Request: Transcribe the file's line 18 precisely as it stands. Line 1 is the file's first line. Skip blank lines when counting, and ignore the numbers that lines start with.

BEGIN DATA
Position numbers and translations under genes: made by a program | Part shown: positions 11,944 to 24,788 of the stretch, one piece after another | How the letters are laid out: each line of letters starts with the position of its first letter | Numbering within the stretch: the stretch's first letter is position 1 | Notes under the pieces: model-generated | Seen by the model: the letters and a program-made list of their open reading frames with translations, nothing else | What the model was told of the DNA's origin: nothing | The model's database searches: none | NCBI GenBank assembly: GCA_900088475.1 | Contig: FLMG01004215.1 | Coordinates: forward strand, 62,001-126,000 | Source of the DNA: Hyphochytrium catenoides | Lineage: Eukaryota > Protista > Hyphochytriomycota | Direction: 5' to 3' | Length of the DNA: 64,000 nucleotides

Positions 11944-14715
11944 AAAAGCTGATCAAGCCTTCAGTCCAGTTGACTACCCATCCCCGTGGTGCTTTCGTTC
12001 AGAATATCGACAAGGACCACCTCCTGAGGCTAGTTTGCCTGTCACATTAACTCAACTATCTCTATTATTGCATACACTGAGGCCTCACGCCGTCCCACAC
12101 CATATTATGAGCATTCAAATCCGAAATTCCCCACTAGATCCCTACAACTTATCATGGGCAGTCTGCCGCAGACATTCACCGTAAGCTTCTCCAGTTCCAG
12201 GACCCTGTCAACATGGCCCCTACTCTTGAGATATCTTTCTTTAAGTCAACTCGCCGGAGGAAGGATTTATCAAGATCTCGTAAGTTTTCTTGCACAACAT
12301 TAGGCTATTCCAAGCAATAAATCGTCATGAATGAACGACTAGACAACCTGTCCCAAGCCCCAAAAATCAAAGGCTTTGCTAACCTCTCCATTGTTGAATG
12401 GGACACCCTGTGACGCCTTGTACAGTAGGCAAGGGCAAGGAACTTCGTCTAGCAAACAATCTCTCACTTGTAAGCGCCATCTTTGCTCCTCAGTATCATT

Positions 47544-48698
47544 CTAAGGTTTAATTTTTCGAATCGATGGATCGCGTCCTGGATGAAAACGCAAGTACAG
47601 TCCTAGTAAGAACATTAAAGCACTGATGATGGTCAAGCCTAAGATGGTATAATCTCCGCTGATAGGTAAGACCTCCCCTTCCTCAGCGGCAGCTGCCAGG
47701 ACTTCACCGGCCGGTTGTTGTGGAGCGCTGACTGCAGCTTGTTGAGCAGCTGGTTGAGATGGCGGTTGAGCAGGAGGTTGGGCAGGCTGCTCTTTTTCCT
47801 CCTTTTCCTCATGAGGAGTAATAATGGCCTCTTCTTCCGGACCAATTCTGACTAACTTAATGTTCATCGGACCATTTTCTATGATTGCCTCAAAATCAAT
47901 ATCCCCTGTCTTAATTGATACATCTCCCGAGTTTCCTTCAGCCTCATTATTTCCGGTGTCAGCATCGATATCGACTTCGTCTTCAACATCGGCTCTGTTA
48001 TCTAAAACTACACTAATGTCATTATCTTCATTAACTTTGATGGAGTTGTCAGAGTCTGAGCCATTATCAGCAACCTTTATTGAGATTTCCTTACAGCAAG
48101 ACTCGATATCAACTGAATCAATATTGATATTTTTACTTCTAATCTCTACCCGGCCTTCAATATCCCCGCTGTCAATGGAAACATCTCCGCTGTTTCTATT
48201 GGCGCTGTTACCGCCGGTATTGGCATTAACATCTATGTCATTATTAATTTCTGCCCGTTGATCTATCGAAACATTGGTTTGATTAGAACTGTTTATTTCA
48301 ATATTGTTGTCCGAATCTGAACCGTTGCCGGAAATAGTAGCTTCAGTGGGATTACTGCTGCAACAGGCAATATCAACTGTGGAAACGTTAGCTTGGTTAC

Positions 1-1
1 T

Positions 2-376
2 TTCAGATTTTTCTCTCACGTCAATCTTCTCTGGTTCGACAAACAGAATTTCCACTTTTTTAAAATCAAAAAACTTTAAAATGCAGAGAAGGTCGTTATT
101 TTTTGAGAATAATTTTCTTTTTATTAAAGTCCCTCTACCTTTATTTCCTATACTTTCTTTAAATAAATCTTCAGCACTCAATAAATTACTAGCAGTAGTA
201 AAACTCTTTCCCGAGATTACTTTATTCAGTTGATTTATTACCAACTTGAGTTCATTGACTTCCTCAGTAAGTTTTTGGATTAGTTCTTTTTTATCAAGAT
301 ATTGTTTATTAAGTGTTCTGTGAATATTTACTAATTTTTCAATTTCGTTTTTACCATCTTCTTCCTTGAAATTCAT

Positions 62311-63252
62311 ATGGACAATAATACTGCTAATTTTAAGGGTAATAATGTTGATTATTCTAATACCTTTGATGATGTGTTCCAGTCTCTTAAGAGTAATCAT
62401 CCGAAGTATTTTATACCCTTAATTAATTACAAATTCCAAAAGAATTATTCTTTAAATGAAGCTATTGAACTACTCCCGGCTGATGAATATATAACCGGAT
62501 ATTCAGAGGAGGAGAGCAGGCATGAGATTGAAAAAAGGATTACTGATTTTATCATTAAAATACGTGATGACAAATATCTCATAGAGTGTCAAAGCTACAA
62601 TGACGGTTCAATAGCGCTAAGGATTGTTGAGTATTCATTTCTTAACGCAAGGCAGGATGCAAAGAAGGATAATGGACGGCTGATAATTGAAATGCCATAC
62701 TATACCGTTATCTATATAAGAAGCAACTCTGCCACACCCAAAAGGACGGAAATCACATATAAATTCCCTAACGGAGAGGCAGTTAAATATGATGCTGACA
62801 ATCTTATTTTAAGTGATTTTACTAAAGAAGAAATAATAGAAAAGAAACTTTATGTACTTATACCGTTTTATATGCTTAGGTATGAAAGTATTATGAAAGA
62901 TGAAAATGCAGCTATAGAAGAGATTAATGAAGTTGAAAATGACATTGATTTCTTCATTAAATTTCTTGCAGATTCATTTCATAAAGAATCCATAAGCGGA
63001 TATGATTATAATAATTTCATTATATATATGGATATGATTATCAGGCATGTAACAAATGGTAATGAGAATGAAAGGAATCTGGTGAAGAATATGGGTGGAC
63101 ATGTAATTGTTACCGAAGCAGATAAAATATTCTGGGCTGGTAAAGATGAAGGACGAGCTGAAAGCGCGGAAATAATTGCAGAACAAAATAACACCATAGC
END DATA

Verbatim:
48301 ATATTGTTGTCCGAATCTGAACCGTTGCCGGAAATAGTAGCTTCAGTGGGATTACTGCTGCAACAGGCAATATCAACTGTGGAAACGTTAGCTTGGTTAC